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E3 Convention Highlights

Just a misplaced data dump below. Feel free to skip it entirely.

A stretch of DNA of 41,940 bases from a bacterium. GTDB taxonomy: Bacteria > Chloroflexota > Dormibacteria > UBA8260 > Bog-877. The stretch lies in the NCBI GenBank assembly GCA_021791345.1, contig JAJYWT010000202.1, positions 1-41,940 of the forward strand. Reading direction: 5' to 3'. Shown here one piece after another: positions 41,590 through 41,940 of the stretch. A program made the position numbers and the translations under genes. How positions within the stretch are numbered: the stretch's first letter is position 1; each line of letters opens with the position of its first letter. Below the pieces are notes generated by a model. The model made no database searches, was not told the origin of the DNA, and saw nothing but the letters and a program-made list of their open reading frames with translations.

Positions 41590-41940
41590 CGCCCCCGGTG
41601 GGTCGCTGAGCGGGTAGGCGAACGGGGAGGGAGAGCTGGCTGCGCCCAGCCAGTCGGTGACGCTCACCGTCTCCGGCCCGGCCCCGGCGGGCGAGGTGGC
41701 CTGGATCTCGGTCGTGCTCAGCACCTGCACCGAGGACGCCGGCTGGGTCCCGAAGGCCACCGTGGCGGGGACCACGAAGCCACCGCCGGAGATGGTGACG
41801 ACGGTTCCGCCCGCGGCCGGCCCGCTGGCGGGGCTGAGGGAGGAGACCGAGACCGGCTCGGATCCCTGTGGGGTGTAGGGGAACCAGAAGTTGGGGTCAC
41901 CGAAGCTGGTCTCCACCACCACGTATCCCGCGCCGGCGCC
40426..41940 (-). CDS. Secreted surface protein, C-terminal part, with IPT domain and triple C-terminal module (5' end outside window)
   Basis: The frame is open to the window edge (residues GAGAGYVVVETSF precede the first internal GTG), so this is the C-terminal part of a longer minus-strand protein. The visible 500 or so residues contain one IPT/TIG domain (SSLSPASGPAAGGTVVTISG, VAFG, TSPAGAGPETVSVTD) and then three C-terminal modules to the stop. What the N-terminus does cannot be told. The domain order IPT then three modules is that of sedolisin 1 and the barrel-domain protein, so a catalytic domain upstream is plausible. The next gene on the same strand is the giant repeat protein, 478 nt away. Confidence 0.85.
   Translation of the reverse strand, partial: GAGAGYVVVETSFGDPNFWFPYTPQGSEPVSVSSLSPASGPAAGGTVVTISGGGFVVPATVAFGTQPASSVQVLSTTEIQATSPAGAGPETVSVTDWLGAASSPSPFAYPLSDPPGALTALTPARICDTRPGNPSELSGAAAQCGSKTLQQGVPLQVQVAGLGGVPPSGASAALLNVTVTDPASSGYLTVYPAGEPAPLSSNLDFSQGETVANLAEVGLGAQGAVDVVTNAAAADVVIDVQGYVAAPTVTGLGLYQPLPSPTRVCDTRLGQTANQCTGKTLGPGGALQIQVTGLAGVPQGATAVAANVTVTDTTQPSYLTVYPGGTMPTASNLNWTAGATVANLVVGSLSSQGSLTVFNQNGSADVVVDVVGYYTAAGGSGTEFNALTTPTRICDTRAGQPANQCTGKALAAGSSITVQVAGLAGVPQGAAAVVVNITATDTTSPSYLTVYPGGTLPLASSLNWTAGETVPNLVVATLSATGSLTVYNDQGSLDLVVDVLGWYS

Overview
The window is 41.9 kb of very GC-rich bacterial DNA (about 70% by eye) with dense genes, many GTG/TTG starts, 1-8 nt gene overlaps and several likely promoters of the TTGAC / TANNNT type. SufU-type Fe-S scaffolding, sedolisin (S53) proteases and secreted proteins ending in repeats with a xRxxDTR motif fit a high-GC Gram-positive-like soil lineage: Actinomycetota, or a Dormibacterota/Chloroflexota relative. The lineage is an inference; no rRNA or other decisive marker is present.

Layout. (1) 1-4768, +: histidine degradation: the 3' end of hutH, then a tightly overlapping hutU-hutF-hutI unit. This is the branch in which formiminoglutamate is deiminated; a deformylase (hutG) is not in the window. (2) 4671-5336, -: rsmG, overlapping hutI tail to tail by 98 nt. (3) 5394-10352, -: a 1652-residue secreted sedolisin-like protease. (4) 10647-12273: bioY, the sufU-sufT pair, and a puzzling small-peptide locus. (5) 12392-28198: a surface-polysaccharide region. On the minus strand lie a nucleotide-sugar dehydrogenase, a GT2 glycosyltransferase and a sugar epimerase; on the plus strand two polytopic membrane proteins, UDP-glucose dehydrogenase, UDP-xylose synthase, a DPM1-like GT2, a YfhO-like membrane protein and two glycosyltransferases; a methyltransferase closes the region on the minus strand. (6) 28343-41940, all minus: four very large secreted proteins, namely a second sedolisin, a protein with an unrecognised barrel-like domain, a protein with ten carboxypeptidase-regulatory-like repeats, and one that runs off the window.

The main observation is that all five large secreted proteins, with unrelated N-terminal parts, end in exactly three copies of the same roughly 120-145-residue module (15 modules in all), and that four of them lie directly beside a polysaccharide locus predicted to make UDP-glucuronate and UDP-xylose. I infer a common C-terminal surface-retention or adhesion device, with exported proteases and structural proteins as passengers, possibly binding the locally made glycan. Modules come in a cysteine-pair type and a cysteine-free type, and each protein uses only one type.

E3, Electronic Entertainment Expo, is an annual convention where the hottest video games of the year are shown. This week wraps up the 3-day convention for 2011 in Los Angeles, California. Tons of press conferences and interviews and demonstrations with game developers sadly draw to a close. Are you wondering why YEW is talking about this, if we don’t even sell video games? Well, we want to know the trends in all generations of electronics and entertainment. That’s why we are bringing you just a few technology highlights from E3. Here’s a brief look at the coolest tech to look forward to: Kinect Fun Labs Microsoft has long been marketing the Kinect, motion-based technology for the Xbox 360, and announced many new games that will be integrated next year. But the most intriguing new feature is voice control. You’ll be able to speak dialog lines and issue commands and have game characters respond. The new Xbox activity is called Kinect Fun Labs uses both voice and new kinds of gesture control are available to Xbox Live members today. The company also announced that Google’s YouTube is coming to Xbox and Bing will also be integrated. You’ll be able to search via voice command for content on Hulu, Netflix, YouTube, and Live TV. For those of us that don’t have a gaming system, LG already offers Smart TVs for access to limitless content with many customizable applications, streaming movies and videos pre-loaded (with subscription and internet access). It has web browsing and services from Netflix, Hulu Plus, Vudu and more. They recently announced AG-S110 3D active shutter glasses with liquid crystal technology to deliver images with virtually no ghosting or image trailing. It has a rechargeable battery for long lasting entertainment. Playstation HDTV At E3, Sony boasted that there will be more than a 100 games available in 3D this year. Almost all first and third-party Playstation exclusives showcased at this year’s show can be played in 3D. And so in a major effort to make 3D gaming more accessible to everyone, Sony has announced the Playstation 3D Display, a 24” LED LCD 1080p HDTV that will retail for $499 when it launches later this year. The price is a stimulating point because currently price is the biggest obstacle for 3D TVs, and electronic retailers like us will be anxious to see how the industry leaders react. Sony also exclaimed that starting this fall they will be selling more affordable 3D glasses for $69 each. It is yet to be seen if these glasses will be universally functional on all 3D TVs. Besides that, this new TV has some impressive tech behind it. Sony’s Two Player Mode allows two individuals to see two separate fullscreen images using stereoscopic active shutter glasses synched to only one screen. Previously, during a co-op or two-player gaming session the screen would be split down the middle, hindering the total viewing area for each player. This way both people can play without sacrificing any screen size. You get a unique, immersive experience sharing “two” TVs in one because the images superimpose on top of each other. Few testers of the product did comment on subtle signs of ghosting. So, at this point it is unclear what level of development the model is and whether or not will be a persistent issue. This is not the first time we’ve seen this technology of sharing screen images on the same TV using shutter glasses. At CES, the consumer electronic show in Las Vegas, NV earlier this year, Vizio presented their version of multiplayer mode. More importantly, we predict the future potential affordability for 3D glasses. XpanD offers Universal 3D Glasses® for $129.99. They have been designed to have the broadest possible compatibility with today’s and tomorrow’s 3D. The XpanD X103 glasses work in combination with state-of-the-art LCD technology, high-performance software, and simple and comfortable lightweight frames to deliver games, movies, pictures, and graphics in the highest quality 3D. The fast switching speed is an active solution to no headaches, ghosting or eyestrain as associated with other 3D solutions. Here is a list of 3D TVs and Projectors compatible with the XpanD Universal 3D Glasses (as of March 2011): Panasonic, LG, Mitsubishi (with compatible emitter), Phillips, Samsung, Sony, Sharp, Toshiba Microsoft is positioning itself with this Kinect Fun Labs technology to platform with individual developers or the general public in creating a community that invites innovation from everyone. Meanwhile, Sony may have success in popularizing 3D using its Playstation brand. This new morsel of gaming information from E3 helps drive innovative technology and entertainment industries. We can get excited how to use the capabilities of these technologies, versus traditional entertainment systems.